?

Log in

No account? Create an account
 
 
September 08 2016 @ 07:59 am
The Lord John novels  
I've read all of the Outlander novels (more than once each), and a collection of short stories, but I've not read any of the Lord John books. I like Lord John well enough as a secondary character in the main book series, though he's not my fave secondary character.

I was wondering if anyone else who has a similar reaction to the Lord John character has read those novels and how they found them. I'm just a bit dubious about reading and enjoying a book centred around a character to whom I'm not that attached. I keep thinking of various TV series spin-offs built around secondary characters -- I've rarely enjoyed any of those (not even Frasier -- I never liked the Frasier character in Cheers). I'd appreciate any feedback about the Lord John books. Not reviews, just if you liked them, what did you like about them, if you didn't like them, why not, etc.

Thanks!
 
 
 
_celebrian_celebrian on September 8th, 2016 01:25 pm (UTC)
I think I should start with the disclaimer that I absolutely adore Lord John. ;-) Then again, I can't honestly recall whether I adored him from the main series before I read the Lord John books or whether I adore him now because I've also read all the LJ books. But, just so you know.

In any case, what I've told people about the LJ books is that if you go into them expecting them to be like the main series then you are likely to be disappointed. They don't have the broad scope that the main series has and they are really historical mysteries without the mix of many genres in the Big Books. You do get to learn a lot more about Lord John as a character and meet his family and some friends who are pretty entertaining. Also, reading the LJ books - and most particularly Brotherhood of the Blade - will introduce characters who later show up in the main series (especially in Echo and Moby) and it's helpful to know their backstories.

The other main thing I tell people is that I prefer to listen to the Lord John books on audio rather than reading them. LJ has a very dry sense of humor that doesn't always come across easily to me from the page, but Jeff Woodman who narrates the audiobooks is fantastic. Not sure if that's your thing, but something to consider.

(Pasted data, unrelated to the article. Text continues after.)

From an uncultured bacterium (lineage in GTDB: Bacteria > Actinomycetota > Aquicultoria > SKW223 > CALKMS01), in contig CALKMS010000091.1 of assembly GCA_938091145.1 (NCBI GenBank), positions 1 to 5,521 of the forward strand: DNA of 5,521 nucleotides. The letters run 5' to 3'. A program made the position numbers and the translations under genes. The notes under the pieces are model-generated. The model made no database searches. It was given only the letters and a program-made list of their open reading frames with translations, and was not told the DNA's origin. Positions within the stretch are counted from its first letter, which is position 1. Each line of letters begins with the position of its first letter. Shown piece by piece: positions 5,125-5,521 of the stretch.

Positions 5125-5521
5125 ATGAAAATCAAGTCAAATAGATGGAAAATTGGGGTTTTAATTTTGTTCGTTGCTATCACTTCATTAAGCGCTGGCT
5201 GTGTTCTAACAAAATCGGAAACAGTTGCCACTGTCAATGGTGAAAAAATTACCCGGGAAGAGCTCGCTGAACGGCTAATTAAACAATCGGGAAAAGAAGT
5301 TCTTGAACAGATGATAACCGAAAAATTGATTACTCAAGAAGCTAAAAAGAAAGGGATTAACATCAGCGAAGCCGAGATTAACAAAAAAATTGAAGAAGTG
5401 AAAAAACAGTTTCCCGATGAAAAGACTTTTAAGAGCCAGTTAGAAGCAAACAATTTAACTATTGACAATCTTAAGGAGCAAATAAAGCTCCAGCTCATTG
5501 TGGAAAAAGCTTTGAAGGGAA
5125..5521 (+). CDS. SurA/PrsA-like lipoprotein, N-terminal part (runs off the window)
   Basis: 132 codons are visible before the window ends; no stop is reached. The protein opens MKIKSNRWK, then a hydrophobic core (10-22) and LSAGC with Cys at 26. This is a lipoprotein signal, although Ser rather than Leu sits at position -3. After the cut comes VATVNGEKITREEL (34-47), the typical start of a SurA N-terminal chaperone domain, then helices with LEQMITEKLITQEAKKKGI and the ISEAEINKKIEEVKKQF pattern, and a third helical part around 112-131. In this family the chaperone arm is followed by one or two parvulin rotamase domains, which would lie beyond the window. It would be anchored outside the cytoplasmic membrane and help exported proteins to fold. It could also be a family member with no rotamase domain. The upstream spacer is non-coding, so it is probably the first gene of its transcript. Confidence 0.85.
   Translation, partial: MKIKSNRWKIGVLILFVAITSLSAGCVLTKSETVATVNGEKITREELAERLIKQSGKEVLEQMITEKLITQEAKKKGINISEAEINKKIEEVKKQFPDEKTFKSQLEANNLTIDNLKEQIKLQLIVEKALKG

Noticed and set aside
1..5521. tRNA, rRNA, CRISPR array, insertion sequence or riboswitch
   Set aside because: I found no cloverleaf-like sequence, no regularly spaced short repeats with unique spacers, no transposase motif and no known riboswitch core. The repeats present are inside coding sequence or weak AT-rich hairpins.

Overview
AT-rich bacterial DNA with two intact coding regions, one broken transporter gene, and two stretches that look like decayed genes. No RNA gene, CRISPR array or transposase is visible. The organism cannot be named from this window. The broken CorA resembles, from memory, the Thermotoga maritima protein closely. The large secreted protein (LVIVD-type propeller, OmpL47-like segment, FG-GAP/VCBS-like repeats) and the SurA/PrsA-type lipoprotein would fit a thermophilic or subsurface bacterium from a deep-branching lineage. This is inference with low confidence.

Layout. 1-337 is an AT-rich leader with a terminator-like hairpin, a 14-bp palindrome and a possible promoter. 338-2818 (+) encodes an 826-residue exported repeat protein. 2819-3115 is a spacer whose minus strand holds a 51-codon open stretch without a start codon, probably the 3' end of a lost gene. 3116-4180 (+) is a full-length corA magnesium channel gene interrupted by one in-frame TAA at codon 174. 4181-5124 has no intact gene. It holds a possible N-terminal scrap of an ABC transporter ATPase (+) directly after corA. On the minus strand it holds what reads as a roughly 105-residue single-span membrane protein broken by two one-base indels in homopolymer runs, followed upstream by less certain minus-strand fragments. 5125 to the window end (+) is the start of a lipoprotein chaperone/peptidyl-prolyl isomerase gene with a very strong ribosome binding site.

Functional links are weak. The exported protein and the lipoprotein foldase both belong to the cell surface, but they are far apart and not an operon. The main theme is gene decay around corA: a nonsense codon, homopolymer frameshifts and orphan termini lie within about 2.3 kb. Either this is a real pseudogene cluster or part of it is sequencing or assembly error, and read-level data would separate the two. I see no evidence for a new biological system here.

Also, all of the shorter works - LJ and other novellas (not sure DG writes much of anything that would be a true "short story" LOL) - add to the overall world that DG is creating, so I think they are worthwhile for that alone if you love the series.

Over the past year, I've been reading and discussing the Oulander books with a group of people and in between the Big Books, we did some of the LJ stories. I think everyone in the group ended up enjoying them (some stories more than others and we haven't read them all yet). At least one person said she actually liked them more because she loves mysteries.

So, I guess my suggestion is to give them a shot. Reading them in order is helpful so here is a link with the reading order: http://outlanderbookclub.freeforums.org/lj-books-reading-order-of-the-stories-t209.html . And, I wouldn't give up after Hellfire if you read that first. It's the shortest and at least for me, I find some of the longer ones more satisfying. I've heard several people say that Haunted Soldier is a favorite and that's the 5th in order (third novella with 2 novels in between, including BotB which is possibly the most helpful with respect to backstories that help you understand dynamics in the main series). Also, a lot of people who don't love the LJ books as such do like Scottish Prisoner because that is a hybrid: about half LJ and half Jamie. So if you haven't read that you might consider it whether or not you read all the other LJ stories.

I hope this is helpful.
siobhan63siobhan63 on September 8th, 2016 03:00 pm (UTC)
Thank you! That was very helpful. I'm not a fan of audiobooks because having someone read to me puts me to sleep in minutes. Of course, that often happens when I read too, but it's guaranteed to happen if being read to. Also because I do most of my reading while commuting and the subway is too noisy -- I have to turn the volume up way more than I like which is why I no longer listen to music while commuting.

I most likely will give them a go -- probably after I finish reading The Expanse series.
Elf Lady: Jamie & Claireelflady_2001 on September 8th, 2016 06:45 pm (UTC)
I agree with _celebrian. I'll also add that Jeff Woodman's narration really pulls you into Lord John's POV. LJ is quite witty and urbane and his internal dialogue just makes you love him. ♥

I started out with The Scottish Prisoner at first before realizing there was a main series. I'm probably odd but once I'd finished the LJ books and before MOBY was released, I realized that Lord John Grey is actually my favorite character. Jamie and Claire are wonderful as are many of the other characters, but LJ is my favorite. I want to know more about him, his adventures, his family, etc.

That said, I think the events that occur in the LJ books inform his character and you understand him better as a result as well as his relationship with Jamie.
siobhan63siobhan63 on September 8th, 2016 09:34 pm (UTC)
Thank you for the input. I'm not sure who my fave character in the main series is... I am growing quite fond of Rachel, Young Ian's wife. And unlike many, I actually really like Brianna -- esp. in the later novels.